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WCB Issues Progress Report on the Connect America Fund (CAF) Phase II

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Released: June 1, 2012
PUBLIC NOTICE

Federal Communications Commission

News Media Information 202 / 418-0500

445 12th St., S.W.

Internet: http://www.fcc.gov

Washington, D.C. 20554

TTY: 1-888-835-5322

DA 12- 869

Release Date: June 1, 2012

WIRELINE COMPETITION BUREAU ISSUES PROGRESS REPORT

ON THE CONNECT AMERICA FUND (CAF) PHASE II MODEL

1. On November 18, 2011, the Commission released the USF/ICC Transformation Order and
FNPRM, which comprehensively reforms and modernizes the universal service and intercarrier
compensation systems.1 Recognizing, among other facts, that over 80 percent of the approximately 18
million Americans unserved by broadband live in price cap territories, the Commission provided for up to
$1.8 billion to be spent each year, over a period of five years, to make broadband available to as many
unserved locations as possible, as well as sustain voice and broadband in high-cost areas that would not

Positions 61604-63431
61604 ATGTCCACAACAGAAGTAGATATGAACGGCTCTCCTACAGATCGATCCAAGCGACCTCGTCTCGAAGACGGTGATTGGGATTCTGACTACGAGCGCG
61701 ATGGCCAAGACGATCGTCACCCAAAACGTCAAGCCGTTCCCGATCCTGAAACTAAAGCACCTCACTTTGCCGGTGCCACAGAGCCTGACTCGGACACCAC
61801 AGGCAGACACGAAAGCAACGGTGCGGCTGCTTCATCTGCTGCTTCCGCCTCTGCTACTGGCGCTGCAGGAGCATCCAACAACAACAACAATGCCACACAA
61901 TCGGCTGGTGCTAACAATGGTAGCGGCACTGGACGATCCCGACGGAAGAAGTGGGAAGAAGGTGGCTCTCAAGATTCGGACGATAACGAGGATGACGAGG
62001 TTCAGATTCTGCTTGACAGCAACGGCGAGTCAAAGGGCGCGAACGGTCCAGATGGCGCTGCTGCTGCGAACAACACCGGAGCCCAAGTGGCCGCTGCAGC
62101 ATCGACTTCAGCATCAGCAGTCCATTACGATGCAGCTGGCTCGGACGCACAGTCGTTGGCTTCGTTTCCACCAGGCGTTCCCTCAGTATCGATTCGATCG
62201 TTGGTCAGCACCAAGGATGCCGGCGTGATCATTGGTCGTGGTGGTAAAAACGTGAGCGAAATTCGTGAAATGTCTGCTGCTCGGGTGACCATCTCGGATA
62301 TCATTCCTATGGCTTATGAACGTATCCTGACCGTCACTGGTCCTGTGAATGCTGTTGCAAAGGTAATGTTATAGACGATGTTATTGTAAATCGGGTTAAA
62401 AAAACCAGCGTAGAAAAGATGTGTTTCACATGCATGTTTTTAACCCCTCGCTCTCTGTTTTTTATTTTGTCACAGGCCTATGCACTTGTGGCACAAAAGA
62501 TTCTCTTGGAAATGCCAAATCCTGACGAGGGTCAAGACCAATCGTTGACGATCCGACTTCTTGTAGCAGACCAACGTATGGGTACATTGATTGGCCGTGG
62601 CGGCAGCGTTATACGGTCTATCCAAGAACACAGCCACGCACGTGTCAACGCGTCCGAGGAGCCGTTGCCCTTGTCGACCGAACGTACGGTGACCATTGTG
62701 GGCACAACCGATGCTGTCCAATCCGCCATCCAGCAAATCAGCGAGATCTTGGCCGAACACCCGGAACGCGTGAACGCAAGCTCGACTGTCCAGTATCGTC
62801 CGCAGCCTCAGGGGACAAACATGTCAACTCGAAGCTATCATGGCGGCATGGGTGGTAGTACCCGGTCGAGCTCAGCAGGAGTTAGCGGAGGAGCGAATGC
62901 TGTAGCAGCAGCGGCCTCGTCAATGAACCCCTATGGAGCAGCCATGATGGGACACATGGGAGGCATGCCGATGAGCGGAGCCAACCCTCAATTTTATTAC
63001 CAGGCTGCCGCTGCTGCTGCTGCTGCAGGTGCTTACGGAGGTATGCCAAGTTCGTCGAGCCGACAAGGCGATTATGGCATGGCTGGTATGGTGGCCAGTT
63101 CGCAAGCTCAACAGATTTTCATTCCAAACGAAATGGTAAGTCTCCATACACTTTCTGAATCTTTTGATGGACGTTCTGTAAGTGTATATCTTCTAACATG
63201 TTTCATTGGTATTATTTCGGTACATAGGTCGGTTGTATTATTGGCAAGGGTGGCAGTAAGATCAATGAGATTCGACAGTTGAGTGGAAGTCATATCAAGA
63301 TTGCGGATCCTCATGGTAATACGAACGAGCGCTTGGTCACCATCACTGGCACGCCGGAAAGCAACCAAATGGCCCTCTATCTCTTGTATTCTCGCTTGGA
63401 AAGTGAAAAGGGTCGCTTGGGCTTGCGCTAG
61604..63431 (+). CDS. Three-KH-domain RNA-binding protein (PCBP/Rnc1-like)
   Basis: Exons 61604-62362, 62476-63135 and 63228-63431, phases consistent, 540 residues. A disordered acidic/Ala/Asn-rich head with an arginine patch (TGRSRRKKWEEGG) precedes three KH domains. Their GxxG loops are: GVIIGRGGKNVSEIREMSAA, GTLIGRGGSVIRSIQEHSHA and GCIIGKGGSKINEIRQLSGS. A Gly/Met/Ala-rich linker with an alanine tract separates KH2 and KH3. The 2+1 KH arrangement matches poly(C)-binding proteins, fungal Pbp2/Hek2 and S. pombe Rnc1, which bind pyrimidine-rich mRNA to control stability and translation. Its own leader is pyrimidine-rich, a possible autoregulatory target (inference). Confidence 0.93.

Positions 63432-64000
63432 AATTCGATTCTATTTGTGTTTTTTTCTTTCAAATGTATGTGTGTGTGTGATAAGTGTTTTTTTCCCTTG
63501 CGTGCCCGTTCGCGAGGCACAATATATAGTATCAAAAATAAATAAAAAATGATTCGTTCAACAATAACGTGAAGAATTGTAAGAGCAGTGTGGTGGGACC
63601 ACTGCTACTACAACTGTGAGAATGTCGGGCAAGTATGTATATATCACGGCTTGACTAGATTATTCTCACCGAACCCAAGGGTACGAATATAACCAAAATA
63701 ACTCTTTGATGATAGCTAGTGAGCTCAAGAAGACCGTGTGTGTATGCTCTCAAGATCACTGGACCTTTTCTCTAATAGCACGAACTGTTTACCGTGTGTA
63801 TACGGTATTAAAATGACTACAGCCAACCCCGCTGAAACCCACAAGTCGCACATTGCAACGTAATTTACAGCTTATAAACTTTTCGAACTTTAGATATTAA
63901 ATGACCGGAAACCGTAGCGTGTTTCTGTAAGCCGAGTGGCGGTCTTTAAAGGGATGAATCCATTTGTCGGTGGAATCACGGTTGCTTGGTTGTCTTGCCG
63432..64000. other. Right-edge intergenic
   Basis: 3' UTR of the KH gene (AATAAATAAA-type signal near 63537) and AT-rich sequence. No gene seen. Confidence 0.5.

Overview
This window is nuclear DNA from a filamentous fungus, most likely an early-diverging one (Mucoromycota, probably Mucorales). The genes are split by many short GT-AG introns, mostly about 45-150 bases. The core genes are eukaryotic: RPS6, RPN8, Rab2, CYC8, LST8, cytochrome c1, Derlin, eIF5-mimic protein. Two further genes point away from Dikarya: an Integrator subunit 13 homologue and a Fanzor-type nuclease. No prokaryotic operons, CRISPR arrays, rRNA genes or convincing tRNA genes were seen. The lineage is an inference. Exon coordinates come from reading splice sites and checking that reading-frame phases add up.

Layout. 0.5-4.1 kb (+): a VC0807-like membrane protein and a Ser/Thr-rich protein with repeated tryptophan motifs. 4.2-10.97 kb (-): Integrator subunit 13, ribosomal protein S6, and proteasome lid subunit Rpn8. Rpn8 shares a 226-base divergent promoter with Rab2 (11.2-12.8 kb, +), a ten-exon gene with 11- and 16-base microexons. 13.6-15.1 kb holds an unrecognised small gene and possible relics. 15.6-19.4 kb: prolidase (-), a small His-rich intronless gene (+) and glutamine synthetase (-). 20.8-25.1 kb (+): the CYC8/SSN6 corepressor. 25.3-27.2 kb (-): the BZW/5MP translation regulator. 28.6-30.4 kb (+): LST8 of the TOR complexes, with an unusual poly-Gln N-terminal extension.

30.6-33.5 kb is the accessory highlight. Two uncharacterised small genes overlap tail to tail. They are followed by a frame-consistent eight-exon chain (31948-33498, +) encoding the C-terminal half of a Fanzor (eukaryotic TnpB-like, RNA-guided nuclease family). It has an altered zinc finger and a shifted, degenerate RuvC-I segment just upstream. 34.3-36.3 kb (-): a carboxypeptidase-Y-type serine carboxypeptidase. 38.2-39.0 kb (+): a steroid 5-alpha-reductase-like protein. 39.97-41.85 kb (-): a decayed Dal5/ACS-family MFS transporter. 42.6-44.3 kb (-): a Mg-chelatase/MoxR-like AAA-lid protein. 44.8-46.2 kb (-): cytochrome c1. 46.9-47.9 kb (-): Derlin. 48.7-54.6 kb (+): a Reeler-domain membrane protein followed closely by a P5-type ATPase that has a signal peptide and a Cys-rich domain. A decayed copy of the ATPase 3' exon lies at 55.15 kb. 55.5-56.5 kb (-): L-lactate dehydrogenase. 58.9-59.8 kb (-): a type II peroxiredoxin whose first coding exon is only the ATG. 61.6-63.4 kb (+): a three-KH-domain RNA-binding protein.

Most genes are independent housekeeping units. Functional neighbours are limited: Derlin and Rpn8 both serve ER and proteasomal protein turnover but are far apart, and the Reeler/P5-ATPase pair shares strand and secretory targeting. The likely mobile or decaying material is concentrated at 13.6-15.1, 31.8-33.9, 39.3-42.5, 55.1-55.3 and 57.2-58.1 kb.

be served absent support. As such, the Commission adopted a framework for providing ongoing support
to areas served by price cap carriers, including areas where broadband service is not currently provided,
known as the Connect America Fund (CAF) Phase II. Specifically, the Commission will provide ongoing
support to these areas through “a combination of a forward-looking cost model and competitive
bidding.”2 The Commission directed the Wireline Competition Bureau (the Bureau) to undertake a public
process to determine the specific design and operation of the cost model” and “to report to the
Commission on the status of the model development process no later than June 1, 2012.”3 Through this
Report, the Bureau fulfills the Commission’s directive.
2.
Phase II of the CAF will provide “a framework for extending broadband to millions of
unserved locations over a five-year period, including households, businesses, and community anchor
institutions, while sustaining existing voice and broadband services.”4 Using a forward-looking cost
model, the Commission will estimate the support necessary to serve areas where costs are above a
specified benchmark, but below a second “extremely high-cost” benchmark.5 The Commission will offer
each price cap carrier a model-derived support amount in exchange for a commitment to serve all
locations in its service territory in a state that, based on the model, fall within the high-cost range (above
the specified cost benchmark but below the “extremely high-cost” benchmark) and are not served by a
competing, unsubsidized provider.6


1 See Connect America Fund, et al., WC Docket No. 10-90, et al., Report and Order and Further Notice of Proposed
Rulemaking, 26 FCC Rcd 17663 (2011) (USF/ICC Transformation Order and FNPRM).
2 Id., 26 FCC Rcd at 17673, para. 23.